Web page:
Rays righthanders Brent Honeywell, Jose De Leon, and Jacob Faria will open the season in the minors, but all three could see major league time during 2017.De Leon is closer to the majors – he started four games forthe Dodgers last season – but Honeywell has more upside. Honeywell’s smooth mechanics result in above-average command of four pitches.His plus screwball is his best pitch, but his low-90s fastball and above-average changeup are also effective weapons. He’s at least a No. 3 starter with the potential to better than that if it all comes together.De Leon dominated Triple-A hitters in 2016 (111/20 K/BB in 86.1 innings) with a low to mid-90s fastball, a plus changeup, and a solid slider.He should eventually slot in as a mid-rotation starter.Faria has average stuff and profiles as a back-end starter with average command.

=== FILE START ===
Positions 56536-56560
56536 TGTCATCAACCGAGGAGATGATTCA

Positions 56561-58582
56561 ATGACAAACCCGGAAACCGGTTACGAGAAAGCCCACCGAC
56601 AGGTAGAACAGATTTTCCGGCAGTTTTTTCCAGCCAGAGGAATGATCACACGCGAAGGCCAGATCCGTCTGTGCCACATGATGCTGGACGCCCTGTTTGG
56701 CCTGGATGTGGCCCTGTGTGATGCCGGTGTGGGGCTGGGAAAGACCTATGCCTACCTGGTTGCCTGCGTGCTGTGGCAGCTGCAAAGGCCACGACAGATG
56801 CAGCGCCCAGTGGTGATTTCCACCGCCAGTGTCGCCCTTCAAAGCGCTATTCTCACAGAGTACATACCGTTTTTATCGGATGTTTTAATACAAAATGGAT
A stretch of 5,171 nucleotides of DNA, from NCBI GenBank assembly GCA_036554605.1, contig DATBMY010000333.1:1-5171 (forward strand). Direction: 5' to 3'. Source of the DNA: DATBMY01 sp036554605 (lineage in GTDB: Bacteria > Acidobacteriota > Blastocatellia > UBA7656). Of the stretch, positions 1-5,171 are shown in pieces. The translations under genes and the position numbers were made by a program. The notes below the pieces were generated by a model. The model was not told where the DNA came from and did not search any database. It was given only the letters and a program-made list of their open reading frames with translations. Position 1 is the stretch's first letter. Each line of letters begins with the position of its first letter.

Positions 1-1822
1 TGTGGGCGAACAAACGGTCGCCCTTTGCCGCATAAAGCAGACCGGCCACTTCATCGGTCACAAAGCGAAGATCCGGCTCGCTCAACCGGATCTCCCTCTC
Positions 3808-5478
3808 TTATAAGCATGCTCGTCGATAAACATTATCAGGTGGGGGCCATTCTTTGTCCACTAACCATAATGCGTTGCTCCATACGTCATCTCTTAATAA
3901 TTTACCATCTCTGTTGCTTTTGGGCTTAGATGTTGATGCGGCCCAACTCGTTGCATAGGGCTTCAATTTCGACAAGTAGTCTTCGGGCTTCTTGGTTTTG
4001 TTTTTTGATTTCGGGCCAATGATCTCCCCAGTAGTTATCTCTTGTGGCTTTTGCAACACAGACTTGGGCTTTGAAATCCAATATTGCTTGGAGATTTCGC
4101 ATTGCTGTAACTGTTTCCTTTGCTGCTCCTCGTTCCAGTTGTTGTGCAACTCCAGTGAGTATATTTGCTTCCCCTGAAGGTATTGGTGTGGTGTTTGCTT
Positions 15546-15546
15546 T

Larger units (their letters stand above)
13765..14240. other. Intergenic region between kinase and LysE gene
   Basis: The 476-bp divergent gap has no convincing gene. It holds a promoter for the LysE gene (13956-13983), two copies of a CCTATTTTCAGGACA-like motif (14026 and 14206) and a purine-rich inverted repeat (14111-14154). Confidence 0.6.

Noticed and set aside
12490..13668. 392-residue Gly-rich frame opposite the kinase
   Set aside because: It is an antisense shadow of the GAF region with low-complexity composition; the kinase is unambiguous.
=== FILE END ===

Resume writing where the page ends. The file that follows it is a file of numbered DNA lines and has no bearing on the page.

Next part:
Josh Hader (LHP, Milwaukee) was optioned to minor league camp, but he pitched well in big league camp this spring and could rejoin the club at some point in 2017.At his best, Hader dominates hitters with an explosive fastball, wipeout slider, and nasty low three-quarters release point.Hader struggled with command and altitude at Triple-A Colorado Springs, and he doesn’t yet have the consistency to be a big league starter.If he can tighten his command and improve his changeup, he could be a No. 2 or 3 starter.If not, he’ll end up in the bullpen as a dominant lefty specialist.